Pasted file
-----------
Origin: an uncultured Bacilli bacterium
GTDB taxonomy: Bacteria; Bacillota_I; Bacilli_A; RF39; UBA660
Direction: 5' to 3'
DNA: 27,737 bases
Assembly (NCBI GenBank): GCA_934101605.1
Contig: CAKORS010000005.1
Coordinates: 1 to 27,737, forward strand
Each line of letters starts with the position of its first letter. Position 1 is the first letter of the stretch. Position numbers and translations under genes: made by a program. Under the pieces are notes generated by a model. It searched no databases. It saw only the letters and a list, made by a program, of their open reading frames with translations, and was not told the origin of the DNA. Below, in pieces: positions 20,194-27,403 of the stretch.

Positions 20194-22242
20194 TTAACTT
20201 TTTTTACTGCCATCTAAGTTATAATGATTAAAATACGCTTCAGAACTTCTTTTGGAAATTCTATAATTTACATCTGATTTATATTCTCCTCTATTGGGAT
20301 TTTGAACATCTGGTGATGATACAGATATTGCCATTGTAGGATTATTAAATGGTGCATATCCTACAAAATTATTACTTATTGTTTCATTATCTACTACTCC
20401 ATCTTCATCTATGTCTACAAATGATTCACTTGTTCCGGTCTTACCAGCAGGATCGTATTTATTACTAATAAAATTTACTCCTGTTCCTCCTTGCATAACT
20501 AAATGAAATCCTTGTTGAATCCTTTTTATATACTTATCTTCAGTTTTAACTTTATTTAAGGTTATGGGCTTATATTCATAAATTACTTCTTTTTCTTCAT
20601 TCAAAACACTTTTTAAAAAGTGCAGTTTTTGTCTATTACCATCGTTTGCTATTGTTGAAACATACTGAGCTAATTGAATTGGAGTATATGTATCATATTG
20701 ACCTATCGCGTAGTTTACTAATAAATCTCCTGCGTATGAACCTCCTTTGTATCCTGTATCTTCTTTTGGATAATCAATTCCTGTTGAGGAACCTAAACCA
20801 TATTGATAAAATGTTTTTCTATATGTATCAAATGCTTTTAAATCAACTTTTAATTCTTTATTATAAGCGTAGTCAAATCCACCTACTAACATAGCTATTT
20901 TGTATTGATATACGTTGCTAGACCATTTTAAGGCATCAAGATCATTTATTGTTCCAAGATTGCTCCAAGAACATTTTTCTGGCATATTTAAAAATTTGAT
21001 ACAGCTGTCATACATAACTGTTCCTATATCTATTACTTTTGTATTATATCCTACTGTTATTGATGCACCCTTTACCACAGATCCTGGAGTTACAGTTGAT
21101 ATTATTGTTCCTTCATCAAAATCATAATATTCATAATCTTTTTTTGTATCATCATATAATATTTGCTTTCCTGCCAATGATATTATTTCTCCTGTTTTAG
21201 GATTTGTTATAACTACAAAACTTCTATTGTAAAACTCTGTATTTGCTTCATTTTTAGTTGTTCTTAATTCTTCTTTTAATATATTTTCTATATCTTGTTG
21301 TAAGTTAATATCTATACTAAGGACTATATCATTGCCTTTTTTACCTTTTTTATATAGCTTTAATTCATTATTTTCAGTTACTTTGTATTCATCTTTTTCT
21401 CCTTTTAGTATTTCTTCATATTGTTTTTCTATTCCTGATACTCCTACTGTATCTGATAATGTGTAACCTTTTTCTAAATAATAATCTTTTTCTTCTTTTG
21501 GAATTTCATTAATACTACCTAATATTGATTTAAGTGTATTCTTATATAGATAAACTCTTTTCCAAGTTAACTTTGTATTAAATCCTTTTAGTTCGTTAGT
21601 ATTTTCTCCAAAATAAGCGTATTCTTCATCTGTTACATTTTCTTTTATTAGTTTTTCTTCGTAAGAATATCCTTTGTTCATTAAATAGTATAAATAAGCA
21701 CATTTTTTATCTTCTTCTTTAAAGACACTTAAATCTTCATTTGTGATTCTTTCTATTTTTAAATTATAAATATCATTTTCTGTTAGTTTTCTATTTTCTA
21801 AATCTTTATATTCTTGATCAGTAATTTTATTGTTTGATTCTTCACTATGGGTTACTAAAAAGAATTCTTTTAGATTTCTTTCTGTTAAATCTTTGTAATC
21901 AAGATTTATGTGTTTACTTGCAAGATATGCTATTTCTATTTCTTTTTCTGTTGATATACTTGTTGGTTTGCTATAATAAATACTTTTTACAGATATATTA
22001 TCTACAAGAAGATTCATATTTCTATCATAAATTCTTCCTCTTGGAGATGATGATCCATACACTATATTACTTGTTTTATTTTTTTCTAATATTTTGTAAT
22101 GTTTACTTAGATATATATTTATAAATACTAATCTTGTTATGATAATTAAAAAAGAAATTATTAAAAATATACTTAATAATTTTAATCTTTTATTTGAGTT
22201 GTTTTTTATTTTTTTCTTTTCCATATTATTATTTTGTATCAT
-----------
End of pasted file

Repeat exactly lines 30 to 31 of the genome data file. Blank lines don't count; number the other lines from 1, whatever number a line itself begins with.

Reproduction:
22101 GTTTACTTAGATATATATTTATAAATACTAATCTTGTTATGATAATTAAAAAAGAAATTATTAAAAATATACTTAATAATTTTAATCTTTTATTTGAGTT
22201 GTTTTTTATTTTTTTCTTTTCCATATTATTATTTTGTATCAT